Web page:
To love as Jesus says and does
Easter 6B | John 15:9-17
All You Need is Love?
We are once again in John 15, which is part of this book’s accounting for Jesus’s final teaching at the last supper. Whereas Mark, Matthew, and Luke have Jesus get right down to the point, giving them a final teaching about sharing food together as family, the writer of John has Jesus go on for several chapters.
We have in chapter 15, however, some of that same territory. Love and friendship and family. How to love one another. Its very similar.
If you remember from last week, we had the first part of this “abiding in Jesus” conversation. We talked about abiding and loving and what that looks like. So now we pick it up, almost mid-thought. As GOD loves Jesus, Jesus loves us, so abide in that love.
But now we have a strange wrinkle. An idea that trips us up and messes with us. Jesus then says
If you keep my commandments, you will abide in my love,
If you do as I say, then you’re in. It sounds as if Jesus is making his love dependent on following his rules.
How does this fit with everything else we’re told: that GOD’s love, and therefore Jesus’s love, is unconditional? No preconditions. No if you do this, then I’ll love you. But here, it just sounds like that. It sounds exactly like that. I’ll love you if you do what I say. It doesn’t seem to make sense.
Or it doesn’t make sense based on what we know about GOD. It makes total sense based on the world we live in.
Love is Hard
We can think easily about unconditional love when we talk about parents and children. Parents, children: the mutual love isn’t based on circumstances or expectations. We just love.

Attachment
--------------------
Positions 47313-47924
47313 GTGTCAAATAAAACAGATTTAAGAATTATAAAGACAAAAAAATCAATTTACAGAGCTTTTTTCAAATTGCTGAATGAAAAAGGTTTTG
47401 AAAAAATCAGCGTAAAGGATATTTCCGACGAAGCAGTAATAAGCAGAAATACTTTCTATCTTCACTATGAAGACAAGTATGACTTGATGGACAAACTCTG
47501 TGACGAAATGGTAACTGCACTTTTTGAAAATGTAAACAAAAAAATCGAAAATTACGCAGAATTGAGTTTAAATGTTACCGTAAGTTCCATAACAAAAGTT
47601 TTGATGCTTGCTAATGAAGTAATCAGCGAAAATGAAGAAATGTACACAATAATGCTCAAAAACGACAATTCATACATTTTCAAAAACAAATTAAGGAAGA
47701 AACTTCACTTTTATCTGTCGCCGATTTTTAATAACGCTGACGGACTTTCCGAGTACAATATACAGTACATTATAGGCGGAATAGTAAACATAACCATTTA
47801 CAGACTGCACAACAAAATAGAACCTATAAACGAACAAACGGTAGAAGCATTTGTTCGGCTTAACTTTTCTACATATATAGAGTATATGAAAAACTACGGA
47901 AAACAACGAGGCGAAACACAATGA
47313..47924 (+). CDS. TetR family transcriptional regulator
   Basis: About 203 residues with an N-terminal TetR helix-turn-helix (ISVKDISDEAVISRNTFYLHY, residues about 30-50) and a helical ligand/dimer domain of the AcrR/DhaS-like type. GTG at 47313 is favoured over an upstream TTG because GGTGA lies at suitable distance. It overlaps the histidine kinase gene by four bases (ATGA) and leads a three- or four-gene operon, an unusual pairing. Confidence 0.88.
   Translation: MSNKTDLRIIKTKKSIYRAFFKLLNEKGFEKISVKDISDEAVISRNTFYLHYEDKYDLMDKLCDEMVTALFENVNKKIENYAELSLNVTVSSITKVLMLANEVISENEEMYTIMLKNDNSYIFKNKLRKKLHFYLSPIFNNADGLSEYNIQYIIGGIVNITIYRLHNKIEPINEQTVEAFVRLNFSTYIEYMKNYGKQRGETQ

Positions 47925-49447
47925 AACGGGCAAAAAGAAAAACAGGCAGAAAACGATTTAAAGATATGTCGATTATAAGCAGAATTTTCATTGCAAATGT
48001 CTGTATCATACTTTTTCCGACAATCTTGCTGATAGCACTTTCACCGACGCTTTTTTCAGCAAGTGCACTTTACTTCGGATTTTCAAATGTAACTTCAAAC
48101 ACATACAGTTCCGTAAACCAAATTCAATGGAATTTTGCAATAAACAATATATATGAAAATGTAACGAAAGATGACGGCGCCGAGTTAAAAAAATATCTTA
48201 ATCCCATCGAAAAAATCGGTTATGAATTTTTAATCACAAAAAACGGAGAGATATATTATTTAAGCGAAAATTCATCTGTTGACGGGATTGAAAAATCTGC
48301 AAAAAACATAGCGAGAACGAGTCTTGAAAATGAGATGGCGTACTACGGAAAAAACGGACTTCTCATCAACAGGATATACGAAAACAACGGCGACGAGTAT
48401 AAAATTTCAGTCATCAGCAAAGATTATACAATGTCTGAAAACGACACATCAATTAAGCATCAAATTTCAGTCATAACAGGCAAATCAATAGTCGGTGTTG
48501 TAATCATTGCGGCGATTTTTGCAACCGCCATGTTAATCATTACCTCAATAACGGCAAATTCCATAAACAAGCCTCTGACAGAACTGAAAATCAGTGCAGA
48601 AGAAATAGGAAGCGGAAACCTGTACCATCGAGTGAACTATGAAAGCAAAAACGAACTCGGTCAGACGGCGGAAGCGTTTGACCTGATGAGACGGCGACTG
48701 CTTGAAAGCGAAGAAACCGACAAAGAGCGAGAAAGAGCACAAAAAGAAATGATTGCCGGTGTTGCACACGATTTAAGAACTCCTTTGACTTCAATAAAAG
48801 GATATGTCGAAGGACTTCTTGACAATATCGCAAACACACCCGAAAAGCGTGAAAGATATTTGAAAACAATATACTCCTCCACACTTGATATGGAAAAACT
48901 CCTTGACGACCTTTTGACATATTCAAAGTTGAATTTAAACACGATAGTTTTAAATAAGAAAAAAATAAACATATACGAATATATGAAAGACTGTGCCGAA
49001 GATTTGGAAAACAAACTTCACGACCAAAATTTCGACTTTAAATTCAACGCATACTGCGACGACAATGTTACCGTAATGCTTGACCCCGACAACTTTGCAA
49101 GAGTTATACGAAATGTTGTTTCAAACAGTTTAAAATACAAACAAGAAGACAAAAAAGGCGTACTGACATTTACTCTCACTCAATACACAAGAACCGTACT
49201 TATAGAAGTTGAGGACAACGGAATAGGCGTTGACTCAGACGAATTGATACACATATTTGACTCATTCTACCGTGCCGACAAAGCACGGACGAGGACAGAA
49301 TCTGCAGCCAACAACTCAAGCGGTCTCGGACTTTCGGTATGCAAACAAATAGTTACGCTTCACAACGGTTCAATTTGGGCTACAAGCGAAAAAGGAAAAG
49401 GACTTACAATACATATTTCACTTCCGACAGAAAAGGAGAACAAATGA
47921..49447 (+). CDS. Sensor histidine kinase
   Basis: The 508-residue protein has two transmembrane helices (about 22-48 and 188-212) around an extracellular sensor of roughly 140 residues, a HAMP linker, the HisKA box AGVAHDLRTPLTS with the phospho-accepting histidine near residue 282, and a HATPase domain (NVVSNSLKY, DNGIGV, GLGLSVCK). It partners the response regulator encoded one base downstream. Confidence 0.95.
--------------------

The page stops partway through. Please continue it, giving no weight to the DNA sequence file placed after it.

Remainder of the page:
Spouses and significant others – well…that get’s a little more conditional. While things are going great, we’re all about unconditional love. Besides, that’s long after the big negotiations are done anyway: where do we live? Do we have kids? If so, how many? How’s your income potential? When that’s in the rearview, we’re like I can totally do forever with you! But the second we need to renegotiate one of those conditions. We start to pump the breaks Now hold up. What are you doing to me?
And then when we start talking about friends and coworkers and church people and Rotary club and the words unconditional love don’t even come close to applying. And so by the time Jesus gets to talking about loving our neighbors and our enemies, we can laugh out loud. LOL! You’re hilarious, Jesus!
Love is hard. H-A-R-D. This stuff is not easy. Conditions are everywhere. Starting with “Don’t hurt me.” That’s the big one. I’ll love you, but you can’t hurt me.
Most of us I’m sure saw that video of the Baltimore Mom beating on her son when she was trying to get him to come home from the middle of the protests. And so many people cheered her on. Mom of the year! they said. If we saw her doing that on the subway, we’d call Child Protective Services. Context changes the same action. As Ta-Nehesi Coats pointed out recently, given the culture of violence most young African American men grow up in, the levels of constant environmental violence, that scene should not be heroic, but tragic – another reminder that young black men get beat. A lot.
And I worry about our own love of violence and punishment. What we in our predominantly white community think when we see another young black man getting beaten up. It feels like this one young man was our scapegoat, the one we could all heap our punishment onto.